Table of Contents
International Journal of Atmospheric Sciences
Volume 2014 (2014), Article ID 372135, 16 pages
http://dx.doi.org/10.1155/2014/372135
Research Article

Airborne Measurement in the Ash Plume from Mount Sakurajima: Analysis of Gravitational Effects on Dispersion and Fallout

1EERC, School of Engineering and Natural Sciences, University of Iceland, Austurvegur 6A, 800 Selfoss, Iceland
2Disaster Prevention Research Institute, Kyoto University, Gokasho, Uji, Kyoto 611-0011, Japan
3Laboratory for Environmental Measurement Techniques, University of Applied Sciences, Josef-Gockeln-Straße 9, 40474 Düsseldorf, Germany

Received 28 April 2014; Accepted 13 August 2014; Published 19 October 2014

Academic Editor: Francesco Cairo

Copyright © 2014 Jonas Eliasson et al. This is an open access article distributed under the Creative Commons Attribution License, which permits unrestricted use, distribution, and reproduction in any medium, provided the original work is properly cited.

Abstract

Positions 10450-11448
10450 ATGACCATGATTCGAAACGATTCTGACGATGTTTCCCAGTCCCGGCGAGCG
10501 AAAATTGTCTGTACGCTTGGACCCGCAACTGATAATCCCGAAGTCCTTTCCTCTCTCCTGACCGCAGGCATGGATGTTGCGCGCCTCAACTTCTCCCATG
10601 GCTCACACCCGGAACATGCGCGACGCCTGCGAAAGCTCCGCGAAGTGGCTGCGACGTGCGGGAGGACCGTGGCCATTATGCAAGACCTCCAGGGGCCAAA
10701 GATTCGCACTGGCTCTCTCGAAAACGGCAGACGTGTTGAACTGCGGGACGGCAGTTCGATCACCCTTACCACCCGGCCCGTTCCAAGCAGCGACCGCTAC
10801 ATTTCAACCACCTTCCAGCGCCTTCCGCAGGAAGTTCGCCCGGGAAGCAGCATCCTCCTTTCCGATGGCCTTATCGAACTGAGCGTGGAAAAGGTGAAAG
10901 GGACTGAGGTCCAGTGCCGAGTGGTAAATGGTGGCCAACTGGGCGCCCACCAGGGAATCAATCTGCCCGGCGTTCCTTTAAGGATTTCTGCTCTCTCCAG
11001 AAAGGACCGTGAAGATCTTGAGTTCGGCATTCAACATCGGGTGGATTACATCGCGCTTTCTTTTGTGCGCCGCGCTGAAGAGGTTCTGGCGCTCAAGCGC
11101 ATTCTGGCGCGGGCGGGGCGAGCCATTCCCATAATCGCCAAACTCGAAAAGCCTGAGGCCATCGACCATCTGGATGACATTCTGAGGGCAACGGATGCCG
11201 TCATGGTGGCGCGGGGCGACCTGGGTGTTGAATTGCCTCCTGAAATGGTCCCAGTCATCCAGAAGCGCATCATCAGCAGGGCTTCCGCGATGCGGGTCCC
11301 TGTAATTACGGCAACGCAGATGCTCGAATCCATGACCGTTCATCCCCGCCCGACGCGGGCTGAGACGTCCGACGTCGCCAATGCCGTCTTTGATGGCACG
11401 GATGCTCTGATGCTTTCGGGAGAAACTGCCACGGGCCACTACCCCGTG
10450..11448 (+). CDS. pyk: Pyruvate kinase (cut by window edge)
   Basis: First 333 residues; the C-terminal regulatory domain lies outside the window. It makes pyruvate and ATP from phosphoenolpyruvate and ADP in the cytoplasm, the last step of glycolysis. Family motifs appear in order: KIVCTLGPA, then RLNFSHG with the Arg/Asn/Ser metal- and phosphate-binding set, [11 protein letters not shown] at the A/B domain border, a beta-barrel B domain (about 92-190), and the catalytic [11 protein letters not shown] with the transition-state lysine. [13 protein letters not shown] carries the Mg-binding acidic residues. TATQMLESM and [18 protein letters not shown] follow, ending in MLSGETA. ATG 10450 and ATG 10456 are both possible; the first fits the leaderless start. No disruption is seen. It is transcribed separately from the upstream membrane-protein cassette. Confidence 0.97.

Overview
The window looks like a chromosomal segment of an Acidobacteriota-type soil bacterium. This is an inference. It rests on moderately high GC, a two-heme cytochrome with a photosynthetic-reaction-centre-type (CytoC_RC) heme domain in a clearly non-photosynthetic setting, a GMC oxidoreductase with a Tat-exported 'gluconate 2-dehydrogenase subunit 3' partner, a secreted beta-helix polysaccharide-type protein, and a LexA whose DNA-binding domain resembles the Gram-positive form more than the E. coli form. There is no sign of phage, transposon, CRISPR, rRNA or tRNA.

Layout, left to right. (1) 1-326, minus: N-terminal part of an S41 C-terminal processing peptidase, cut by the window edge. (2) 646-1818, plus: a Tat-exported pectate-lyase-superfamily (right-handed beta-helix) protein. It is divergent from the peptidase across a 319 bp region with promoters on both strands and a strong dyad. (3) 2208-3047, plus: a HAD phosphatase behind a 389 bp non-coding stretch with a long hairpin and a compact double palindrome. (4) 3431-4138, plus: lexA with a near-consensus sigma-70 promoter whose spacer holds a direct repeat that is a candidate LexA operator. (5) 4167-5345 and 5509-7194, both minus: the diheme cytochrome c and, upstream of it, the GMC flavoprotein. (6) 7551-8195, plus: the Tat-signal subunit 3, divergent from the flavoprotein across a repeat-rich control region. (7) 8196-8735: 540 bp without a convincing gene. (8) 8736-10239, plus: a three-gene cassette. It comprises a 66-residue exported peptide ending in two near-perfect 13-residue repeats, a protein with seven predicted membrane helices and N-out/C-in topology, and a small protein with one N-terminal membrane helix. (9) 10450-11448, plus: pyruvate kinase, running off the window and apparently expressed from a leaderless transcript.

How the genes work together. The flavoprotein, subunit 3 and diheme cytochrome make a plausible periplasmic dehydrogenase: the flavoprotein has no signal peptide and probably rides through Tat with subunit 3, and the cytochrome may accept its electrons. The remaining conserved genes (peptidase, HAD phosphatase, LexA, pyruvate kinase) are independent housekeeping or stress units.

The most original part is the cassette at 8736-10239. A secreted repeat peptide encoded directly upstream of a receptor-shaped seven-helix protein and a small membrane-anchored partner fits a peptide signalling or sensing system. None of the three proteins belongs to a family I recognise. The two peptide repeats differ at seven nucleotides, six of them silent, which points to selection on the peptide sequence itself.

Volcanic ash concentrations in the plume from Sakurajima volcano in Japan are observed from airplanes equipped with optical particle counters and GPS tracking devices. The volcano emits several puffs a day. The puffs are also recorded by the Sakurajima Volcanological Observatory. High concentrations are observed in the puffs and fallout driven by vertical air current, called streak fallout. Puffs dispersion is analyzed by the classical diffusion-advection method and a new gravitational dispersion method. The fluid mechanic of the gravitational dispersion, streak fallout, and classical diffusion-advection theory is described in three separate appendices together with methods to find the time gravitational dispersion constant and the diffusion coefficient from satellite photos. The diffusion-advection equation may be used to scale volcanic eruptions so the same eruption plumes can be scaled to constant flux and wind conditions or two eruptions can be scaled to each other. The dispersion analyses show that dispersion of volcanic plumes does not follow either theories completely. It is most likely diffusion in the interface of the plume and the ambient air, together with gravitational flattening of the plumes core. This means larger boundary concentration gradients and smaller diffusion coefficients than state of the art methods can predict.